Although Boolean Constraint Technology has made tremendous progress over the last decade, the efficacy of state-of-the-art solvers is known to vary considerably across different types of problem instances, and is known to depend strongly on algorithm parameters. This problem was addressed by means of a simple, yet effective approach using handmade, uniform, and unordered schedules of multiple solvers in ppfolio, which showed very impressive performance in the 2011 Satisfiability Testing (SAT) Competition. Inspired by this, we take advantage of the modeling and solving capacities of Answer Set Programming (ASP) to automatically determine more refined, that is, nonuniform and ordered solver schedules from the existing benchmarking data. We begin by formulating the determination of such schedules as multi-criteria optimization problems and provide corresponding ASP encodings. The resulting encodings are easily customizable for different settings, and the computation of optimum schedules can mostly be done in the blink of an eye, even when dealing with large runtime data sets stemming from many solvers on hundreds to thousands of instances. Also, the fact that our approach can be customized easily enabled us to swiftly adapt it to generate parallel schedules for multi-processor machines.

We introduce an approach to detecting inconsistencies in large biological networks by using answer set programming. To this end, we build upon a recently proposed notion of consistency between biochemical/genetic reactions and high-throughput profiles of cell activity. We then present an approach based on answer set programming to check the consistency of large-scale data sets. Moreover, we extend this methodology to provide explanations for inconsistencies by determining minimal representations of conflicts. In practice, this can be used to identify unreliable data or to indicate missing reactions.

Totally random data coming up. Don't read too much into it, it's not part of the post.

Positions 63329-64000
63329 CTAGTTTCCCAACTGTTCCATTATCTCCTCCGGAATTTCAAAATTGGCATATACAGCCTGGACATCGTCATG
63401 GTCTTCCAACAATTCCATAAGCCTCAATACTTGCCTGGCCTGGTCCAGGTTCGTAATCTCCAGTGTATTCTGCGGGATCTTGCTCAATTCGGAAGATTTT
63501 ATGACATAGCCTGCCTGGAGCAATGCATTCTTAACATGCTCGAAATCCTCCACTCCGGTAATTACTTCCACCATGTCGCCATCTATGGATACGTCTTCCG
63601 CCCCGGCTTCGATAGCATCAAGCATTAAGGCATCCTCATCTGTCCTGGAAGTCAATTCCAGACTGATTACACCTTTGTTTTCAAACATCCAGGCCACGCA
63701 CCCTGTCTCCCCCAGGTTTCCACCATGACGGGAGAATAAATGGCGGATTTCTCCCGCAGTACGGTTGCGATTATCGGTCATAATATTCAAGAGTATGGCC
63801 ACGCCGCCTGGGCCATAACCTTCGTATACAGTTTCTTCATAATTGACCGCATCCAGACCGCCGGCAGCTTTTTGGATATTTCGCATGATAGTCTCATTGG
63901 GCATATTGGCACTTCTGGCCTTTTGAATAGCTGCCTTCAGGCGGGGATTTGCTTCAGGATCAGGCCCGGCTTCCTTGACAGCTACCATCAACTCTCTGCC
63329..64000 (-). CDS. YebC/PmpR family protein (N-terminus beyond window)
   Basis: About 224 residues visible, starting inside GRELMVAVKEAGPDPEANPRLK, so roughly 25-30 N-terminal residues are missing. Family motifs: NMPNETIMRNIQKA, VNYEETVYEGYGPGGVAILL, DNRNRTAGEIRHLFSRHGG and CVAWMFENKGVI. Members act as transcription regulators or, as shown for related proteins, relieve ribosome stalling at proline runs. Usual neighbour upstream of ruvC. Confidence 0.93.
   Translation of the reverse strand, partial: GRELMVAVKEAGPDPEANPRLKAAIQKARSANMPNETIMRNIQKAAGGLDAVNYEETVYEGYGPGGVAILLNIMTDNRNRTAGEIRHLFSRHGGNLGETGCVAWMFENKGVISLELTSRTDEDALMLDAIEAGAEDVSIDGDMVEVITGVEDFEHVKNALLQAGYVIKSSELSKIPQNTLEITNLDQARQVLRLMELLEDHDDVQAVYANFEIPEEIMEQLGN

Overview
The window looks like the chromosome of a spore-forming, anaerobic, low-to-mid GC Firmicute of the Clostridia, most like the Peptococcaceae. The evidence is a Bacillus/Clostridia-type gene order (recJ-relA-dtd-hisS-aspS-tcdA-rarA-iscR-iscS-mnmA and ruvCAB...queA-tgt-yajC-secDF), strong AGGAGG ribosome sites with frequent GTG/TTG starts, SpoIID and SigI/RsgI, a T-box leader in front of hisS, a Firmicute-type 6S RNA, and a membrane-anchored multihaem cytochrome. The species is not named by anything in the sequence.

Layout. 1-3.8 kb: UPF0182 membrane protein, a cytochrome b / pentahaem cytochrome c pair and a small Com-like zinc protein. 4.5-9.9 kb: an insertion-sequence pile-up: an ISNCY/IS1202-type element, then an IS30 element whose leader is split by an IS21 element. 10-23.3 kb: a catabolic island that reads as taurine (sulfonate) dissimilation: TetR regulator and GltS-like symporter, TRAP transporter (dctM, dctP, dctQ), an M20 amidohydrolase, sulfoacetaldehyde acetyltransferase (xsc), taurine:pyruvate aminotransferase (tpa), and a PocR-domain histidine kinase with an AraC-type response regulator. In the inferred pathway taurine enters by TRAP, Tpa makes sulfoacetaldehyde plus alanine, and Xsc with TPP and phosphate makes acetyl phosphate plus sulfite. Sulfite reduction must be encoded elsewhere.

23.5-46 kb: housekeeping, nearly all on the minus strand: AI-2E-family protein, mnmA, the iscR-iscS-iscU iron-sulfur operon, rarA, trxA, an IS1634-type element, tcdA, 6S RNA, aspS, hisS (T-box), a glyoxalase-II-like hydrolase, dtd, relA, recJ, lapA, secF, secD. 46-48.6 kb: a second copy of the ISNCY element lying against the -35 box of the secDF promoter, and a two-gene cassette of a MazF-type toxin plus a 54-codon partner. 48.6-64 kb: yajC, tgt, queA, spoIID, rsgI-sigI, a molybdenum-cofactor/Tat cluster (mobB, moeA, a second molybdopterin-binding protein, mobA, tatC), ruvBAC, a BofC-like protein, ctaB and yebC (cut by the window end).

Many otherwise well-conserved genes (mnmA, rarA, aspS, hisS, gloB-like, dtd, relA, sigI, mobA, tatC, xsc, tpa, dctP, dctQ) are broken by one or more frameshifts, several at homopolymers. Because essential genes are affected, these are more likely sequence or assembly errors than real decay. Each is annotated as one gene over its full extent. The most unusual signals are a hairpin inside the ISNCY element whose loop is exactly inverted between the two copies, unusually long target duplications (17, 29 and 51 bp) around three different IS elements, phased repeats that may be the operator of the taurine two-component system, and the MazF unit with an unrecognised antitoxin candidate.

The course timetabling problem can be generally defined as the task of assigning a number of lectures to a limited set of timeslots and rooms, subject to a given set of hard and soft constraints. The modeling language for course timetabling is required to be expressive enough to specify a wide variety of soft constraints and objective functions. Furthermore, the resulting encoding is required to be extensible for capturing new constraints and for switching them between hard and soft, and to be flexible enough to deal with different formulations. In this paper, we propose to make effective use of ASP as a modeling language for course timetabling. We show that our ASP-based approach can naturally satisfy the above requirements, through an ASP encoding of the curriculum-based course timetabling problem proposed in the third track of the second international timetabling competition (ITC-2007). Our encoding is compact and human-readable, since each constraint is individually expressed by either one or two rules. Each hard constraint is expressed by using integrity constraints and aggregates of ASP. Each soft constraint S is expressed by rules in which the head is the form of penalty (S, V, C), and a violation V and its penalty cost C are detected and calculated respectively in the body. We carried out experiments on four different benchmark sets with five different formulations. We succeeded either in improving the bounds or producing the same bounds for many combinations of problem instances and formulations, compared with the previous best known bounds.